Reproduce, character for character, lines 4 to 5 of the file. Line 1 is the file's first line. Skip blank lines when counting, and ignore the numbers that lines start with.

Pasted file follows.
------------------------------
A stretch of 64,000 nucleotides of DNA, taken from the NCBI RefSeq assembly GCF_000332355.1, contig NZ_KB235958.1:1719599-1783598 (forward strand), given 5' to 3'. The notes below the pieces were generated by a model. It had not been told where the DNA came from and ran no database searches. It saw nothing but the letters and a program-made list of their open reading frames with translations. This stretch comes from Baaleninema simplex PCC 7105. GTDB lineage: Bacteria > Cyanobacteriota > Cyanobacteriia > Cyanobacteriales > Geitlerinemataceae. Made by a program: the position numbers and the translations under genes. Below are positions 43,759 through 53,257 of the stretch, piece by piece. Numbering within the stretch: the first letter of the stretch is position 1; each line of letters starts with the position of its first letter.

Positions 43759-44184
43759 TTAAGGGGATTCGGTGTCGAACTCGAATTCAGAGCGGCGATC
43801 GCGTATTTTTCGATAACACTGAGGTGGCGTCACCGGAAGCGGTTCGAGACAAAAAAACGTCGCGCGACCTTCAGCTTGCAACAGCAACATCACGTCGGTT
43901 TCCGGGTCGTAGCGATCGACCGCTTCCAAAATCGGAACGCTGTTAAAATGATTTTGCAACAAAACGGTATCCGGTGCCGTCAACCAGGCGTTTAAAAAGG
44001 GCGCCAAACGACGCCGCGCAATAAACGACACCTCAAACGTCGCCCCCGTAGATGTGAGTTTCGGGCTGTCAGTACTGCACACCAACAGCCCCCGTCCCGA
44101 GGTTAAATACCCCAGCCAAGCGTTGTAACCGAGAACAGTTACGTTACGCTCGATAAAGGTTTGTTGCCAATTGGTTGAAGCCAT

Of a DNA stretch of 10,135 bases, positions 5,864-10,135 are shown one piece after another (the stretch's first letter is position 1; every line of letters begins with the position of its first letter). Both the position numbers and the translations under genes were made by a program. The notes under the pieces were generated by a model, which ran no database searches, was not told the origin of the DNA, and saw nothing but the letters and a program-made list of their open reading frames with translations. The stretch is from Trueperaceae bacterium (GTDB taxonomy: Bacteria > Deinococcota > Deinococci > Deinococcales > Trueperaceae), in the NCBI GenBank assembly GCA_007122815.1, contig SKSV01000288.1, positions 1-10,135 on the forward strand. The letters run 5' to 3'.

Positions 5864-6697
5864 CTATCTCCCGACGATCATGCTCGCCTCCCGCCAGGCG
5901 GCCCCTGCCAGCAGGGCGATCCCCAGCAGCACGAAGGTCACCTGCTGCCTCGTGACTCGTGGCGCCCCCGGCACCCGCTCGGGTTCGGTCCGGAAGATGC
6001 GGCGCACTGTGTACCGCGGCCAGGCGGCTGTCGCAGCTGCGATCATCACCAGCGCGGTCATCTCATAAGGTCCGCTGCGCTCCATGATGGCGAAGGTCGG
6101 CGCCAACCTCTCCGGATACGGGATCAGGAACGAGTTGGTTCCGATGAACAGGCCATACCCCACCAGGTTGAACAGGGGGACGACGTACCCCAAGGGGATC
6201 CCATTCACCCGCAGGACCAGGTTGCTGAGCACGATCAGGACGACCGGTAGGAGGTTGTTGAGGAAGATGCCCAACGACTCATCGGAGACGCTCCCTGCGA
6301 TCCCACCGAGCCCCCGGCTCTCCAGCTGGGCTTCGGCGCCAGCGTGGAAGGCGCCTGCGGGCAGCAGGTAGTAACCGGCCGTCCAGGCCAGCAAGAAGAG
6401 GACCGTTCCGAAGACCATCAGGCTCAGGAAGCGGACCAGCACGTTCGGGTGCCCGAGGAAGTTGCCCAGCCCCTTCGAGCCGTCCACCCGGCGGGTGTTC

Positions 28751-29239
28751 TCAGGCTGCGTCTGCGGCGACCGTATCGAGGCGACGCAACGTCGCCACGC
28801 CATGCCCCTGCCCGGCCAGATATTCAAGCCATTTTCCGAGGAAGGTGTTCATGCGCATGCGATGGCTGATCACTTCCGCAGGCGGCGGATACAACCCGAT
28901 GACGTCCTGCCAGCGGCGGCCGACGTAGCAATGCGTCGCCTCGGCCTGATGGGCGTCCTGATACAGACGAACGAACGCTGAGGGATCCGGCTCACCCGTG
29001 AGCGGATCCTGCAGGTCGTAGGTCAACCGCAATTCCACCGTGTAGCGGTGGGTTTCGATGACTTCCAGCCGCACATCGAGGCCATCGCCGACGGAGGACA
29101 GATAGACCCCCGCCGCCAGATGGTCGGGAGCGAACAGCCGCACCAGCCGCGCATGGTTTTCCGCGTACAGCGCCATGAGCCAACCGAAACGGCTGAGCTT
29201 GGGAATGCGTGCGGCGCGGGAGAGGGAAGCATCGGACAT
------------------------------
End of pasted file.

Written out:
43801 GCGTATTTTTCGATAACACTGAGGTGGCGTCACCGGAAGCGGTTCGAGACAAAAAAACGTCGCGCGACCTTCAGCTTGCAACAGCAACATCACGTCGGTT
43901 TCCGGGTCGTAGCGATCGACCGCTTCCAAAATCGGAACGCTGTTAAAATGATTTTGCAACAAAACGGTATCCGGTGCCGTCAACCAGGCGTTTAAAAAGG